In a small bowl, mix all crust ingredients together. Press in an even layer in the bottom of the loaf pan and bake for 20 minutes.While the crust is baking, make the top.

Whir the bananas in a food processor until liquefied. Add the flour, baking powder, and salt and pulse until mixed. Add the shredded coconut, vanilla, and pecans, and pulse until mixed and the nuts are finely chopped.

Remove the crust from the oven and pour the topping in an even layer over it, smoothing it out with an off-set spatula if needed. Top with large unsweetened coconut flake, chocolate chips, and a drizzle of almond butter and pop in the oven for 30-40 minutes or until coconut is toasted. Remove from the oven and allow to cool completely before using a sharp knife to cut into bars.

What to Do With All that Pulp: 3 Almond Meal Recipes (8)

What to Do With All that Pulp: 3 Almond Meal Recipes (9)

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What to Do With All that Pulp: 3 Almond Meal Recipes (2024)


What do you do with almond meal? ›

This coarse texture means that while almond meal can create delicious baked desserts, it can also be used to substitute breadcrumbs when coating meat, topping vegetables, and making casseroles. Available at many grocery stores, almond meal is usually found in the baking or gluten free section.

How long can almond pulp last in fridge? ›


It can be stored in the refrigerator up to 1 week, or frozen for up to 1 month, often longer.

Can almond pulp go bad? ›

If you store leftover almond pulp in the fridge, it will last about five days. To store almond pulp in the fridge, make sure it's stored in a sealed container. Glass or another kind of airtight container will work.

Can you compost almond pulp? ›

After making fresh milk in your Almond Cow, we recommend putting your leftover pulp in the green layer of waste in your compost bin.

Can you eat almond meal raw? ›

Raw almond flour can be safe to eat, but it's essential to consider that almonds naturally contain enzyme inhibitors and phytic acid, which can interfere with digestion and nutrient absorption. Consuming raw almond flour in moderate amounts is generally fine, but some people may experience digestive discomfort.

Can almond meal be used as flour? ›

Almond meal and almond flour can typically be used interchangeably in quick breads and cookies and they are great gluten-free alternatives to traditional flours.

Can you use almond meal like flour? ›

Additionally, since almond meal has a coarser texture, it may require more moisture in the recipe to produce a similar texture to almond flour. In most cases, you can substitute almond meal for almond flour in a recipe at a 1:1 ratio, but it is recommended to adjust the recipe as needed.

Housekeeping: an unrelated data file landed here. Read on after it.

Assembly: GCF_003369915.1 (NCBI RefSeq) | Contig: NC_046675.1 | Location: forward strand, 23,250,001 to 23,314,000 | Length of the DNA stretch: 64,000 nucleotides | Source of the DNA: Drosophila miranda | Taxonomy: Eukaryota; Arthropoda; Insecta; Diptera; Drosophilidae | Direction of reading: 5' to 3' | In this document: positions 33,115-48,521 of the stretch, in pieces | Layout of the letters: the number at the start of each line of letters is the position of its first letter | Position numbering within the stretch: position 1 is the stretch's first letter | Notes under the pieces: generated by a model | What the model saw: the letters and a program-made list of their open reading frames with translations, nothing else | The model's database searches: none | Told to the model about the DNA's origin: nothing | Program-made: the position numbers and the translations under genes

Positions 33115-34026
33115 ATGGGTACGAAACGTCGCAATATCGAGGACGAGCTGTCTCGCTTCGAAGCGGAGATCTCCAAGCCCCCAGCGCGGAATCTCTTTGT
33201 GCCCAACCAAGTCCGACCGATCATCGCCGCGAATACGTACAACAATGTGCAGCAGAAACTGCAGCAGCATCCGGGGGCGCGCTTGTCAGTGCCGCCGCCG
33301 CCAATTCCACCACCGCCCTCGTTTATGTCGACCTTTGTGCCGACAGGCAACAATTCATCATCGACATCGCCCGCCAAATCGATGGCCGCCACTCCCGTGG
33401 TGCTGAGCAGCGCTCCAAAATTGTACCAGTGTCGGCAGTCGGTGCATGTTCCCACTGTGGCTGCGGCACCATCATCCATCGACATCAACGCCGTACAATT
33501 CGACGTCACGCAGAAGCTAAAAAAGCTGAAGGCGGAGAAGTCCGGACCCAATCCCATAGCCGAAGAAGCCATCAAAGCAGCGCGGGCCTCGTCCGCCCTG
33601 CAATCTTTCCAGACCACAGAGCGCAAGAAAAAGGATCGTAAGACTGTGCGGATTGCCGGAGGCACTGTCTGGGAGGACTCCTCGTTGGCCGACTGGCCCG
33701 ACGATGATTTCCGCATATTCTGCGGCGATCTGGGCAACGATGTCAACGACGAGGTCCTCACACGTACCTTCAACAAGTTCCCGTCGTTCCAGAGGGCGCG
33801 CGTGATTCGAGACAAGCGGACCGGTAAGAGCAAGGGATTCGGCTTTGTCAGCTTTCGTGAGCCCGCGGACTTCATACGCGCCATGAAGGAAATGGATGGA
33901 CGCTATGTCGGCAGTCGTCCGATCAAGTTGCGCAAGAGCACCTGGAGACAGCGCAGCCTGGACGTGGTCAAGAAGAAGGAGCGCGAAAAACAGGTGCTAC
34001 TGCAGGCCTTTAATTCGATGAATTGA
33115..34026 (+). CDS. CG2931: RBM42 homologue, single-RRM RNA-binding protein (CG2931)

Can you make almond butter out of almond meal? ›

Yes, you can start with 3 cups almond flour or almond meal to make your almond butter, but I much prefer the results when I start with whole almonds. If you have some extra almond flour on hand that you want to use instead, go for it!

Can you freeze almond pulp? ›

Freezing your almond pulp is also a great idea if you regularly make almond milk at home. I generally freeze a few batches first before defrosting and making my own almond flour to use in banana bread. All you need to do is place your almond pulp into a plastic freezer bag, or any sealed container until required.

Does almond flour make a roux? ›

You can use almond flour to make a roux, but I think rice flour is a better choice. Thank you for the a2a!

How can you tell if almonds are rancid? ›

However, Kanney says, “If a nut has spoiled or gone rancid, recognizable by a sour or bitter flavor, the nut is no longer good and should be thrown away.”

What happens when almonds go bad? ›

Rancid oil makes the stale almonds taste bad. Spoiled almonds aren't poisonous, but the fats are no longer beneficial. It is possible that rancid fat could contribute to chronic health problems if consumed often. 3 So when the almonds taste bad, it's time to throw them out.

How do you preserve almond pulp? ›

Either way, once it has been dehydrated it will have a longer shelf life, but should still be kept in the fridge or freezer. If you do happen to own a dehydrator (lucky you!) then simply keep the almond pulp in there overnight. So now you either have raw, moist almond pulp or dried almond meal.

How long is almond pulp good for? ›

After you've strained the pulp, you can use it for this recipe. (I like to make these recipes back-to-back, so I only have to clean my blender once.) Note: Leftover almond pulp can be stored in an airtight container for up to 3 days, if you are not quite ready to make your hummus after making a batch of almond milk.

Can you eat almond filling raw? ›

Many recipes for homemade almond paste call for egg white. Because almond paste is not consumed raw and is always baked at temperatures above 150 degrees F (65 degrees C) where the salmonella bacteria are killed, using egg white is less of a concern in almond paste than in marzipan.

What do they do with the almond hulls after they are harvested? ›

The trees store carbon and have traditionally been sent to cogeneration facilities to convert wood into electricity at the end of their lives. The shells become livestock bedding, and the hulls are used as dairy feed.